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Re: -fno-tree-cselim not working?
skaller <firstname.lastname@example.org> writes:
> As I understand it volatile is typically used as a 'hint'
> to the compiler that there could be aliases it cannot see.
> This is independent of the use suggesting asynchronous changes
> in a hardware port for example, although the effect is the same.
Not really. Volatile has a reasonably precise definition: it means
that memory accesses must be done precisely as they are written in the
program. They may not be coalesced, and they may not be moved.
> So: accesses to any variable read or written
> whilst protected by a lock are ordered with respect
> to any other accesses protected by a lock in any
> other thread, whether or not the variable is aliased
> or volatile.
> I'm deducing this from existing practice NOT any standards:
> in this circumstance, volatile is NOT needed.
That is correct: it's not needed if there is a lock, access, unlock
sequence. In the example which started this brouhaha, there was no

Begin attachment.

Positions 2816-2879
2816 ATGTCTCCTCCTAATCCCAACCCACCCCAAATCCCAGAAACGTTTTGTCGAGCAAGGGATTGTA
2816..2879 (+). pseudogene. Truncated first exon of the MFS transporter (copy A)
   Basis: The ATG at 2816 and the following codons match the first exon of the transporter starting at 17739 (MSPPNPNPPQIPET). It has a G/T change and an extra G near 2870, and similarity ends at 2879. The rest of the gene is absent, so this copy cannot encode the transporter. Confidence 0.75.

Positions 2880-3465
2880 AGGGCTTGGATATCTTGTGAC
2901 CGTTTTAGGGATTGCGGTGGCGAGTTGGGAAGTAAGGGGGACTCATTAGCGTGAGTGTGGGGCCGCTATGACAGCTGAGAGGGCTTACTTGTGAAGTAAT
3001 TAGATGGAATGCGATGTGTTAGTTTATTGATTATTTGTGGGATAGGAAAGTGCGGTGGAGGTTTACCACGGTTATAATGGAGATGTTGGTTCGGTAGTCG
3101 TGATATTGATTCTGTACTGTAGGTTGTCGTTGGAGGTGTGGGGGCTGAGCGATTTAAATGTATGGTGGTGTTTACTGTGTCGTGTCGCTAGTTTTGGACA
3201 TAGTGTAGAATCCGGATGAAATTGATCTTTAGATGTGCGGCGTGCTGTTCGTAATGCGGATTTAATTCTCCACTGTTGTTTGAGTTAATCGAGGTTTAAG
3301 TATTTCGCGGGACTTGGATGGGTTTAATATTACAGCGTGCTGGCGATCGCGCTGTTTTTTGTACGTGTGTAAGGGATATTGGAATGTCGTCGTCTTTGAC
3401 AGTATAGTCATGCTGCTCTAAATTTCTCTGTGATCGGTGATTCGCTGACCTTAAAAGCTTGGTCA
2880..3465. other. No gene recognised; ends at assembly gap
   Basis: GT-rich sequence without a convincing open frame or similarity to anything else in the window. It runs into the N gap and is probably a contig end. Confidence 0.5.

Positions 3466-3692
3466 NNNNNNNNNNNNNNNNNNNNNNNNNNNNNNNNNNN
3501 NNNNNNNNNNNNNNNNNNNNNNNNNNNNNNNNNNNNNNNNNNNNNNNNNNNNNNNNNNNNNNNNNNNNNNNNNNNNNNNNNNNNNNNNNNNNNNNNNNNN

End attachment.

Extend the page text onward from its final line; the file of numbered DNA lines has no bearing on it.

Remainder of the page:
> That leaves open several questions. One is: what can
> we say about a write in thread A *prior* to a lock
> being set and released, and a read in thread B
> *after* a lock is set and released, where the read
> is certain to be following the write temporaly,
> for a variable NOT accessed during the exclusion period
> by either thread?
A correct mutex implementation is required to use compiler specific
magic to implement a memory barrier. In gcc, this magic is implement
via an inline asm. This memory barrier will impose the natural
> And in effect that means ALL variables must be synchronised,
> unless the compiler is exceedingly smart!
No, it means that the implementation of mutex must be magic.
> [BTW I think this sucks, the need to synchronise ALL memory
> on mutexing is far too heavy]
It can not be avoided, for the reasons you describe.